Barry Franklin and Sara Kaplan’s New York Times crossword
Did it take you a while to suss out the theme here? I had the whole puzzle filled in and stared blankly at the six longest entries. Sounding out the ends and then the beginnings eventually took me to an inquisitive place:
- 18a. [Construction on the Colorado River], HOOVER DAM. Who?
- 23a. [DNA modelers], WATSON AND CRICK. What? (I pronounce that closer to “whut” than “watt,” personally, but the dictionary certainly also includes a “watt” vowel sound for “what.”)
- 29a. [Sainted king who inspired a carol], WENCESLAUS. When? (Yes, we know some of you are “hwen”/”hwat”/”hwere”/”hwy” pronouncers. I know it bothers you. Pretend it doesn’t, just for 10 minutes.)
- 41a. [Lycanthropes], WEREWOLVES. Where?
- 45a. [Publicly funded residential complex], HOUSING PROJECT. How?
- 55a. [Lawman at the O.K. Corral], WYATT EARP. Why?
We seem to have a Hooker here, a puzzle that leaves the solver to figure out the theme with nary a theme-revealing hint to be found. Fancy!
I liked seeing LET IT SNOW in the grid, though I do have a loathing for the song after that one holiday season working in a mall and it did confuse me when WENCESLAUS popped up. Two Christmas carols … in February?
The inclusion of six theme answers and four 9-letter Downs may have constrained the fill a tad more than I like. BAHIA ALTE EELY EERO PAPAW KILOJOULE OWAR FOTO A BEND? I dunno, a lot of those seem like a stretch for a Tuesday grid. Yes, I solved it in a regular Tuesdayish amount of time, but then I learned of BAHIA and EELY and Man O WAR from all those old crosswords over the years, and I don’t know that a newer solver will pounce on those.
Three stars from me. The fill kept striking me as a little off while I was solving.
Matt Jones’s Jonesin’ crossword, “Ob Course”
The theme isn’t “how you pronounce things when you hab a cold,” nor is it obstetrical in nature. Matt’s added an OB- prefix to change words’ meanings:
- 17a. [Thieves who take X-rated DVDs?], OBSCENE STEALERS.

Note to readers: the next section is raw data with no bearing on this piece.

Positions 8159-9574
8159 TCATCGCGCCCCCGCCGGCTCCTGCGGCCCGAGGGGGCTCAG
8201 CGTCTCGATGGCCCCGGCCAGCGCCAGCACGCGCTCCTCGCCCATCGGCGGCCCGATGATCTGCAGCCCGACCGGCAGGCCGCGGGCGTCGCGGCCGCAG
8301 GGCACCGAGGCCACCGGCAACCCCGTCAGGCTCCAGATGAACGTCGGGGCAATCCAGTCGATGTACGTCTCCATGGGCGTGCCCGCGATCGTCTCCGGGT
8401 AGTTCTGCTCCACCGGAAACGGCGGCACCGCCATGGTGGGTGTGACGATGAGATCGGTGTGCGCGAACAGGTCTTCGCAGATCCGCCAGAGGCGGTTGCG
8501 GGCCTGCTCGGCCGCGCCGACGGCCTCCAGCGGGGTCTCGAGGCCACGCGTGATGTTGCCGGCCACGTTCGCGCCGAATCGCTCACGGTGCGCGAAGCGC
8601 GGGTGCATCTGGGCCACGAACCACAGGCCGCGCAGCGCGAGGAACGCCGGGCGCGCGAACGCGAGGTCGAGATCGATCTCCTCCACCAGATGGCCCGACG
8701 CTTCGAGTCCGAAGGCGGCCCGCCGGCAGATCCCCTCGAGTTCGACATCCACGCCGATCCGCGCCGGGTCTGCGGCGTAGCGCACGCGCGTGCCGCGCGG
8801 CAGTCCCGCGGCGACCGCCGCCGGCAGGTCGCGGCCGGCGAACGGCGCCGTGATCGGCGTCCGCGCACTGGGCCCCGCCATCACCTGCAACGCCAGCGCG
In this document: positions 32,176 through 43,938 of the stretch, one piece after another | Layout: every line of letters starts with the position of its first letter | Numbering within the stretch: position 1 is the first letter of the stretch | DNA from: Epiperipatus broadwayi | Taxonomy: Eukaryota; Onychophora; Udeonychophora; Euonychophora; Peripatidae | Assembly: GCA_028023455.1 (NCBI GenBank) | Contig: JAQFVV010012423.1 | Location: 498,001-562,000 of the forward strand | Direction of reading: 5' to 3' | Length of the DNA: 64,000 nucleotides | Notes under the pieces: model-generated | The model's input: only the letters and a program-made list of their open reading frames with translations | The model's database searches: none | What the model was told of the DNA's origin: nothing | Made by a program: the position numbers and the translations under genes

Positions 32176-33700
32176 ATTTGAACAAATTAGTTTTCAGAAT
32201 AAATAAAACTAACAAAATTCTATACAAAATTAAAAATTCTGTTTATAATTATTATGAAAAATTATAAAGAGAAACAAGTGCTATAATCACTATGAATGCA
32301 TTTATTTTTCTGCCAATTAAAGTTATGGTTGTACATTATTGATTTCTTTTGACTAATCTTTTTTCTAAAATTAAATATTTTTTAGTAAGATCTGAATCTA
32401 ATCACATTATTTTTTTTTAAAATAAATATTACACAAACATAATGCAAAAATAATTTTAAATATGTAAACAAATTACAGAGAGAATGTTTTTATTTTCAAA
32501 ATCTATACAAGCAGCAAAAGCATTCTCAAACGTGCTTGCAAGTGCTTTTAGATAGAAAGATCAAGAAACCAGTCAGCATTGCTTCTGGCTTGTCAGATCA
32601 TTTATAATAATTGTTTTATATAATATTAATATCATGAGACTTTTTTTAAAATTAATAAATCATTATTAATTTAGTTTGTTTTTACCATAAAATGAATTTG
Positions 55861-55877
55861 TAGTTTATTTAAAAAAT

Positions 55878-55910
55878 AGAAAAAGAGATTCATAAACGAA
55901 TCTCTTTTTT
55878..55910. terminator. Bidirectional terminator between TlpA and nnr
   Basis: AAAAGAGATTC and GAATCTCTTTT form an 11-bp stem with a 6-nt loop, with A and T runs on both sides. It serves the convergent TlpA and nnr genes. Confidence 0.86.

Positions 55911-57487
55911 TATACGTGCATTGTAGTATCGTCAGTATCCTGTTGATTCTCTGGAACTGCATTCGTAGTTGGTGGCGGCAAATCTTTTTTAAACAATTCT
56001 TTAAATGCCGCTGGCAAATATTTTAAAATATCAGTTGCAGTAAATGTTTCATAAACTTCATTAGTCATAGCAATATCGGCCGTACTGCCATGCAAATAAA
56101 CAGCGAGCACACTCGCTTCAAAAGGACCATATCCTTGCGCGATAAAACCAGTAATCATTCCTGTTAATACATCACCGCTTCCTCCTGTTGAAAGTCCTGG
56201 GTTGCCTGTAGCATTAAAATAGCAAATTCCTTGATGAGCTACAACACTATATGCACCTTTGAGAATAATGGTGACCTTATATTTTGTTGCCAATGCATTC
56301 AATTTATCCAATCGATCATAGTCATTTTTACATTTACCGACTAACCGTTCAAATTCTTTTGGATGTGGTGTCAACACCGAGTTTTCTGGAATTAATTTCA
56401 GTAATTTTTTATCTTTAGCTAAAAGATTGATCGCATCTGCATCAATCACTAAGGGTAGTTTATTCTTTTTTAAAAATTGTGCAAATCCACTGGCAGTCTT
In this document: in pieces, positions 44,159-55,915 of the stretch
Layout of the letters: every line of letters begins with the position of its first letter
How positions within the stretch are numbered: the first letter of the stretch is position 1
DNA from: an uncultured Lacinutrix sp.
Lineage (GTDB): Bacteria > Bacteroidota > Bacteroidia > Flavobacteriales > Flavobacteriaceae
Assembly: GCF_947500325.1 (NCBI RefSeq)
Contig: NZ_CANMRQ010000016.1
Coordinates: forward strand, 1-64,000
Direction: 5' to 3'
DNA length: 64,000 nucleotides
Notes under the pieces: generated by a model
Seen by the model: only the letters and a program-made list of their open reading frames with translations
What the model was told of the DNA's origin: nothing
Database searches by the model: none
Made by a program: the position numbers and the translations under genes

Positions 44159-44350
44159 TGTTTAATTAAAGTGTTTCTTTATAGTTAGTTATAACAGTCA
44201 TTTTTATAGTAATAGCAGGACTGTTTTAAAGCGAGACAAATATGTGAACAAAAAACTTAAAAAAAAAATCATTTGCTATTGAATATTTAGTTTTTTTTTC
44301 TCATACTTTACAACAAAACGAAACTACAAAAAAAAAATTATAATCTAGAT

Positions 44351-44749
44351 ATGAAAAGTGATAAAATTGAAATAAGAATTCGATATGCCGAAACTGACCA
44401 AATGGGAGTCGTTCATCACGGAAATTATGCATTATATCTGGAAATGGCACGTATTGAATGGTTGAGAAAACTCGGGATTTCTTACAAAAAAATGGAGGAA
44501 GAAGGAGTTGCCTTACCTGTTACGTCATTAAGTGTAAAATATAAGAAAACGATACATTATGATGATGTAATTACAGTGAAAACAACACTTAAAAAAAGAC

- 34a. [Fascination with Dre, Eve and Wiz Khalifa?], RAP OBSESSION. I know that “rap session” is a dictionary-grade phrase, but has anyone under the age of 50 ever used it unironically?
- 42a. [Jamaica or Puerto Rico, if you're drawing a map?], OBLONG ISLAND. True geographic story!
- 60a. [Debt to ducts?], TUBAL OBLIGATION. I’m convinced that this TUBAL OBLIGATION is to the oviducts and probably relates to the doctor’s charge for the tubal ligation.
Favorite answers and clues:
- 1d. [Zooming noise], WHOOSH.
- 25d. [Skirmish], TUSSLE.
- 9d. [Spanish actress often seen on "The Love Boat"], CHARO. Charo! Hoochie-coochie!
- 11d. [Pinky's partner], THE BRAIN. Are you thinking what I’m thinking? “We would also have accepted [What Obama's administration plans to map over the next decade].
- 5d. [Add sparkle to], PUNCH UP.
- 31d. [Less like thou?], HOLIER.
- 44d. [Symbols called "snails" in some languages], AT SIGNS. Snails!
New to me: 23a. [Really untrustworthy looking], SKETCH. I know sketchy and I know skeevy, but I didn’t know anyone had lopped the Y off the end of sketchy.
Overall rating, 3.75 stars.
Donna S. Levin’s CrosSynergy/Washington Post crossword, “A Thorny Issue”- Sam Donaldson’s review
As you can see from the screenshot to the right, the very last entry I placed in the grid was the ROSE at 50-Down. It was only then that I realized the theme, as it appears in the clue: [Flower with cultivars sharing their names with 20-, 25-, 42-, and 47-Across]. Even with that clue, I had to look up the definition of “cultivar” and do some Googling to fully grasp the theme: each of the four answers referenced above is the name of a cultivated variety (“cultivar”) of roses. By any other name, they still smell as sweet: